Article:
5. Giovanna June 16, 2007 at 6:08 pm #

    I think that’s awesome…it’s things like that that make me want to be in Italy. Thanks for sharing, I really needed that today.

  6. my melange June 16, 2007 at 7:58 pm #

    That is so funny…All I heard when you said that was the classic trumpet blaring “daaaa da dada da dada da dada”. I would have jumped right off the couch. I also love when you mention Da Vincenzo. We ate their(and loved it BTW) on our trip in 2004. You may have been blogging right above our little heads…and we didn’t even know it! Small world indeed!

  7. Sierra June 16, 2007 at 10:39 pm #

    It is never boring in your neighbourhood. By the way Shelley have you seen this yet? http://romereborn.virginia.edu/

  8. Carole D. June 17, 2007 at 7:07 am #

    We saw the Mariachi band walk past your street our last night in your apartments while we were eating at Da Vincenzo.
    We thought it was hilarious. BTW, I don’t recommend the restaurant (we should have stuck to your fav list of restaurants.) Food and service very poor.

  9. Shelley, At Home in Rome June 17, 2007 at 2:23 pm #

    Ms: I think you’re right on this one… it just kind of sticks out like a sore thumb. But still, it was fun.

    Isabelle: I forget where you said you found your apartment? I’ll have to get in touch with you via email.

    Heather: By now you’ve probably arrived… soon you’ll be walking the streets of Rome and Trastevere, that is, when you’re not out on your archeological digs!

    Jessica: I’m so glad!! We’ll have to meet up more often. The first year isn’t easy for anyone… that’s for sure.

    Giovanna: Less than one month, right?

    My Melange: That’s crazy! Small world for sure. I just started the blog last summer, so in 2004 I was probably herding a group of 100 university students on an excursion somewhere… or handling a student-induced emergency. Don’t miss those days too much!

    Sierra: One of my guests sent me a link to this article. Sounds incredible!

    Carole: What a bummer that you didn’t like Da Vincenzo. You’re the first guests to tell me that. My personal opinion of the place is: food=average, prices=decent, service=not bad (actually friendlier than I’ve found in other places, but maybe that’s because I know them). In any case, we almost never eat there. Too many other good places in our neighborhood!!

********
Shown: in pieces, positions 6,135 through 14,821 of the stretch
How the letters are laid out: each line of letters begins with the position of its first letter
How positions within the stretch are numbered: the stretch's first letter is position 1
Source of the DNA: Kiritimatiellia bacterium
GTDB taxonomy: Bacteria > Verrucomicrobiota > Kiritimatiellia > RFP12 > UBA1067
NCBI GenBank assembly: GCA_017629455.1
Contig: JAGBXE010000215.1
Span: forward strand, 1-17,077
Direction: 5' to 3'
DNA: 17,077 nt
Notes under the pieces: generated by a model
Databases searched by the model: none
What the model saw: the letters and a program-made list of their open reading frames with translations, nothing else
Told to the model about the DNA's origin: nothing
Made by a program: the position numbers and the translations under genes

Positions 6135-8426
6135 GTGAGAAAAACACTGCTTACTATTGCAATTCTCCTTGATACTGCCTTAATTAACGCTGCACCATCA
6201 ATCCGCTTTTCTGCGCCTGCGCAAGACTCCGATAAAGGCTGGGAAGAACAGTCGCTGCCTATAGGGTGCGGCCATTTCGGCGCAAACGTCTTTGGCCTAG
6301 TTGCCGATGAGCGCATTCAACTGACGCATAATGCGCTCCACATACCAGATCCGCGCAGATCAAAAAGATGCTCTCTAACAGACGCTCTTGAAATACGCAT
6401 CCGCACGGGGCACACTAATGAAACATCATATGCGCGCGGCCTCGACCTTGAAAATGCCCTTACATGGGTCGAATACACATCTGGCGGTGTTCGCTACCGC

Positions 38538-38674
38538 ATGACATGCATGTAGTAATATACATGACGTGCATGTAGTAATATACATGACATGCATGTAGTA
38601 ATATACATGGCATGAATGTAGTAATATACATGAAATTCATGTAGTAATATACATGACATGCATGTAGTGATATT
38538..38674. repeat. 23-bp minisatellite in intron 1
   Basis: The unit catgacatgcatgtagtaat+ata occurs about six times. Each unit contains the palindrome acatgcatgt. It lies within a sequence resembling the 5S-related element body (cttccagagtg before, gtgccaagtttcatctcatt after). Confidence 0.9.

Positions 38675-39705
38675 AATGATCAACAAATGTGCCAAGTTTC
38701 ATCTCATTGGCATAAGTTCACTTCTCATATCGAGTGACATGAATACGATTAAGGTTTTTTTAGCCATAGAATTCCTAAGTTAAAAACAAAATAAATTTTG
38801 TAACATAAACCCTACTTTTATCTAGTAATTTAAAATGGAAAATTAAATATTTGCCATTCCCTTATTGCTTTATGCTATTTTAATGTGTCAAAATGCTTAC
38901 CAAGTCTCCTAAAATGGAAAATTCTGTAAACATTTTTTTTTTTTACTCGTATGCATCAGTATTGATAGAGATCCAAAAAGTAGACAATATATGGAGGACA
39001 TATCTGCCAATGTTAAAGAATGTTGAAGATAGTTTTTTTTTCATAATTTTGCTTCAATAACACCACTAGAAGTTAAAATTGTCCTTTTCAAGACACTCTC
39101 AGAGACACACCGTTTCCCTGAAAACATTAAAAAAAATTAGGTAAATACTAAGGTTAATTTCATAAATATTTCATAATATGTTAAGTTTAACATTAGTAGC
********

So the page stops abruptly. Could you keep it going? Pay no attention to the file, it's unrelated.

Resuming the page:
10. Jul June 17, 2007 at 10:33 pm #

    LOL, perhaps they are the same mariachis that the Swiss kicked off of their trams?

    Thanks so much for the kind words about my blog – you made my day! We have yet another thing in common… Italian TV never did it for me, either. Well, not since Colpo Grosso, anyway. 🙂

  11. Billy June 18, 2007 at 2:08 pm #

    This post tangentially raises a very interesting question (well, for me at least): are there any good Mexican food options in Rome? I’ll be moving to Rome in less than two weeks, and I seriously doubt I’ll have a craving for Mexican food for at least a couple of months (the only food I love more than Mexican is Italian), but I know there will come a time when my burrito-lust is going to reach critical mass, and I’d like to have a plan for what to do at that point. 🙂

  12. Anna L'americana November 8, 2007 at 7:23 pm #

    Ah, yes the famous Roman Mariachi players……
    Mexican music seems to be the new wandering minstrel repetoire in Rome….

    I miss “Punto e Virgola” a street musician in Trastevere I remember from the 70’s and 80’s – he “played” (using the term loosely) an oboe and in between toots on the horn sang the words to whatever touristy song was in vogue, including the punctuation ie: “No soy marinero, virgola, soy capitan punto esclamatorio, soy capitan punto esclamatorio….etc. And so the name “Punto e Virgola”, given by the ragazzini di zona. Ask one of the old timers in zona if they remember him, that is if you can find any old-timer Trasteverini. You probably have to go seek them out in the suburbs – maybe Ale or his family will remember the guy.

    Pardon my riffing nostalgia…